new girlfriend? this i what i want to know about!! safe travels my friend and there is still an empty chair on my front porch for you….

    cheers, david

  4. Nice video, nice Burn Store and beautiful book! it really looks gorgeous in the video!
    Looking forward to holding it in my hands.

    The NO FILTER prints from Brazil…is that Beach Games?

    I wish I could make it to Look3 and buy you a beer but the stars did not line up for me this time around.
    I’m sure your exhibition and talk will be a roaring success!!! no doubt about it!

  5. That special edition is a bit put of my price range, but it looks wondrous. Color me green of anyone who gets one of those. I love the addition of a reproduction of the original, with all the imperfections. Those imperfections add a layer of parallels to the lives you photographed. Love that. IF it were a choice, that would sell like hotcakes as well.

    I saw in a previous mention of this being republished, that it had been a really long time since you touched base with that family. I’m curious of why that is.

  6. CARLO

    sorry to miss you at LOOK….i might be in Miami again around Art Basel time…we meet there? BeachGames pictures are sort of mixed with (based on a true story) and with Bahia…so all Brazil work….BeachGames is almost ready to go as a book as well…but i already have two new books…Tell It and Haenyeo….


    yes, my books are always a bit expensive because honestly i just cannot bear to make something that is not top quality…so i don’t go to china to print for example to save money..i like to be on press in Italy where i feel comfortable with a team who is able to build all kinds of special things..like the replicas which are quite amazing and the black plastic bag which seems to simple but is a miracle of invention and production…so these little fanatic details are expensive!! the new book alone is expensive to build with that binding that won’t break and lies flat…the new version of the book is actually being sold at the cost it took to build it…publishing books is a break even business at best….yet it is what i love doing the most….so i will continue to publish whenever i can….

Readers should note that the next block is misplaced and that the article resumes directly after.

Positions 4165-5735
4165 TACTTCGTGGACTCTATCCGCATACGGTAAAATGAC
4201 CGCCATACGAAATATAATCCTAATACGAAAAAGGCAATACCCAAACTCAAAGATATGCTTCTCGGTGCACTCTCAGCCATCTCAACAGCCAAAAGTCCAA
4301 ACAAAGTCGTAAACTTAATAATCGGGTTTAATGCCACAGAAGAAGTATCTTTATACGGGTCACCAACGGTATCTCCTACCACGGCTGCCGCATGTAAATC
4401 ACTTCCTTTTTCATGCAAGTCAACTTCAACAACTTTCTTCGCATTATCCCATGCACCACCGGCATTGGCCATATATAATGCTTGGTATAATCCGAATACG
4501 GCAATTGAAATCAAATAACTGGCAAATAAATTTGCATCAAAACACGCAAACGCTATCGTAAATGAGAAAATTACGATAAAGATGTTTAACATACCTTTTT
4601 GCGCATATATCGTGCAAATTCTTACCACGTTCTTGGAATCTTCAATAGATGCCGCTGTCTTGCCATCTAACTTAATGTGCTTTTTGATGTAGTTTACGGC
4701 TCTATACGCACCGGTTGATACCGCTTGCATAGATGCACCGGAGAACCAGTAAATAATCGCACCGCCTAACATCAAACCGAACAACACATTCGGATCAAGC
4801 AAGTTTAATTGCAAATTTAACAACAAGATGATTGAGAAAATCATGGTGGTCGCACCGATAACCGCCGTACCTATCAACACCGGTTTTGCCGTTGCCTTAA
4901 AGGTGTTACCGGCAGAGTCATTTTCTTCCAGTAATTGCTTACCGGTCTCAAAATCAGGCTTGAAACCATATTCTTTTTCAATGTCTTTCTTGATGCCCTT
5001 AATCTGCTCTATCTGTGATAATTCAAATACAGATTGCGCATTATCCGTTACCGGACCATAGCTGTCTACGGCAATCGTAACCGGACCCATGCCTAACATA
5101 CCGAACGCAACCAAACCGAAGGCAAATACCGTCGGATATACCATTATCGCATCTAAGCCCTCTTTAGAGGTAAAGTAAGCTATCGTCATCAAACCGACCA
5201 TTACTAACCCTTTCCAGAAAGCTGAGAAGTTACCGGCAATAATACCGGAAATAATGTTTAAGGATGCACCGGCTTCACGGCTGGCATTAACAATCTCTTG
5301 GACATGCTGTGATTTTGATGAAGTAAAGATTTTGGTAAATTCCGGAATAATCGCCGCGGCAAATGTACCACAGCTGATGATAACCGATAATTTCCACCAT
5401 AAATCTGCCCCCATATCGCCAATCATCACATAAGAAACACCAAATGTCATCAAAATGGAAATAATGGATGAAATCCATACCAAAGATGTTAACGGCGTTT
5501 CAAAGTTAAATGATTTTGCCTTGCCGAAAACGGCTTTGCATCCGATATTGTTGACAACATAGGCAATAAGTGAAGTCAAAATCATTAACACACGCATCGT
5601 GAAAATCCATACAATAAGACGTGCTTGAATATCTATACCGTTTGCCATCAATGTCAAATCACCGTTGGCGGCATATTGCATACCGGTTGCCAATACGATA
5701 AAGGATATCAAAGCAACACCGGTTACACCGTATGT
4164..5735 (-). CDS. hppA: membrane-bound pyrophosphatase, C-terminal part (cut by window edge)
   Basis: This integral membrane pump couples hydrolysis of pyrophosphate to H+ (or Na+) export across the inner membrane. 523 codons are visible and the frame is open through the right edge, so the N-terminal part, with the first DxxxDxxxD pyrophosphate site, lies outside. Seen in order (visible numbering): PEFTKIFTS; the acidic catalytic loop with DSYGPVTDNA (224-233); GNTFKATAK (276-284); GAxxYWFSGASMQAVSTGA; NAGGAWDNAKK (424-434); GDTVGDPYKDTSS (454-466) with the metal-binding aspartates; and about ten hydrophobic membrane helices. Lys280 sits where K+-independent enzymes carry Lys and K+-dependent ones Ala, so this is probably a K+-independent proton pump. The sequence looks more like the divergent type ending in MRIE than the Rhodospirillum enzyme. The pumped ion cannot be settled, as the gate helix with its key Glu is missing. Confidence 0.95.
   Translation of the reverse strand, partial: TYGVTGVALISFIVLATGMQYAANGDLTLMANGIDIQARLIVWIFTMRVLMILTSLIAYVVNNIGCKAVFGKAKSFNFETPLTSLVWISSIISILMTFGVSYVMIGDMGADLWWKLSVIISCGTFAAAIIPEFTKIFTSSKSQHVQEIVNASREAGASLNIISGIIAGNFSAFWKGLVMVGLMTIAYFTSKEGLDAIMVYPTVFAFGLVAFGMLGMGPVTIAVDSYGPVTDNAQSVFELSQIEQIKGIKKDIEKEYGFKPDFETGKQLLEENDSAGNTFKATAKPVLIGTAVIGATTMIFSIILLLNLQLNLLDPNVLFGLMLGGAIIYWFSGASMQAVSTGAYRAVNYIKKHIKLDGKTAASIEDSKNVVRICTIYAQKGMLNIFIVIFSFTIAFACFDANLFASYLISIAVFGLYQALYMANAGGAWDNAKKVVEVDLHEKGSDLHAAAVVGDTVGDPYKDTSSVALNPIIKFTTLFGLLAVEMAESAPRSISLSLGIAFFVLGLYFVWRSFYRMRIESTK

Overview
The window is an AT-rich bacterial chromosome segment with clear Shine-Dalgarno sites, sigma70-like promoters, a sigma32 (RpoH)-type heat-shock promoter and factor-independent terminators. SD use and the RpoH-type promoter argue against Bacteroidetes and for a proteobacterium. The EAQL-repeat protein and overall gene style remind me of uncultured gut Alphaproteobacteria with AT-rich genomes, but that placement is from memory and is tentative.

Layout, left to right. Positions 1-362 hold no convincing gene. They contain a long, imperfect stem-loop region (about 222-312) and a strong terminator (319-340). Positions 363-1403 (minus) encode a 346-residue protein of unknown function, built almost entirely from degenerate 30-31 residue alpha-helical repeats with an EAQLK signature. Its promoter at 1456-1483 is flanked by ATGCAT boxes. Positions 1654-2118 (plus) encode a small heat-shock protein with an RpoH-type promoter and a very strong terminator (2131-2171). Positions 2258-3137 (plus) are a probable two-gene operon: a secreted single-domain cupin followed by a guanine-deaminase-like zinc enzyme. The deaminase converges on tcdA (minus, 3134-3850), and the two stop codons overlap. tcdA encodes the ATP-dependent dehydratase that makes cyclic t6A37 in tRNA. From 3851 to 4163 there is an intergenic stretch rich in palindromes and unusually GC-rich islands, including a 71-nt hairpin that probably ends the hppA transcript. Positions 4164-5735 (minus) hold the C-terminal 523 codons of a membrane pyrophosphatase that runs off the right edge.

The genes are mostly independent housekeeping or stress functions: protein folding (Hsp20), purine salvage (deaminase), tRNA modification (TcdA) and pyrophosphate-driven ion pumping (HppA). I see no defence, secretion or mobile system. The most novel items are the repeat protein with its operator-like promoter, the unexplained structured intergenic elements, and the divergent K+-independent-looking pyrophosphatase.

yes, i wanted to stay totally in the past…there is a present of course in reality…the back story of reconnecting with the Liggins family is another whole story…but i decided to leave that out…i did not want to update so to speak…that is another story for somebody else to write….

    send pictures of your studio in Tasmania….curious how life is there…

    cheers, david

  7. Miami for Art Basel sounds like a plan!
    It sounds great!
    Thanks for answering the question about the Brazil work. I was curious.

    All the best once again for LOOK3!!!!

  8. David,

    Would have loved the collectors edition just to learn from your contacts, I remember you talking about it months ago! … alas I shall have to stick the main run, so looking forward to it arriving!


  9. “yes, my books are always a bit expensive because honestly i just cannot bear to make something that is not top quality”

    Expensive, but the buyer clearly gets a bundle for their bucks.

  10. I may take you up on that next year David – would be great.
    Hope to send you a book dummy at some point during the year.. getting there, doing not trying.

  11. tonyhayesimages

    Cheers for that David. One day I hope to be able to finally take a workshop with you somewhere in Europe. Good luck with Look 3.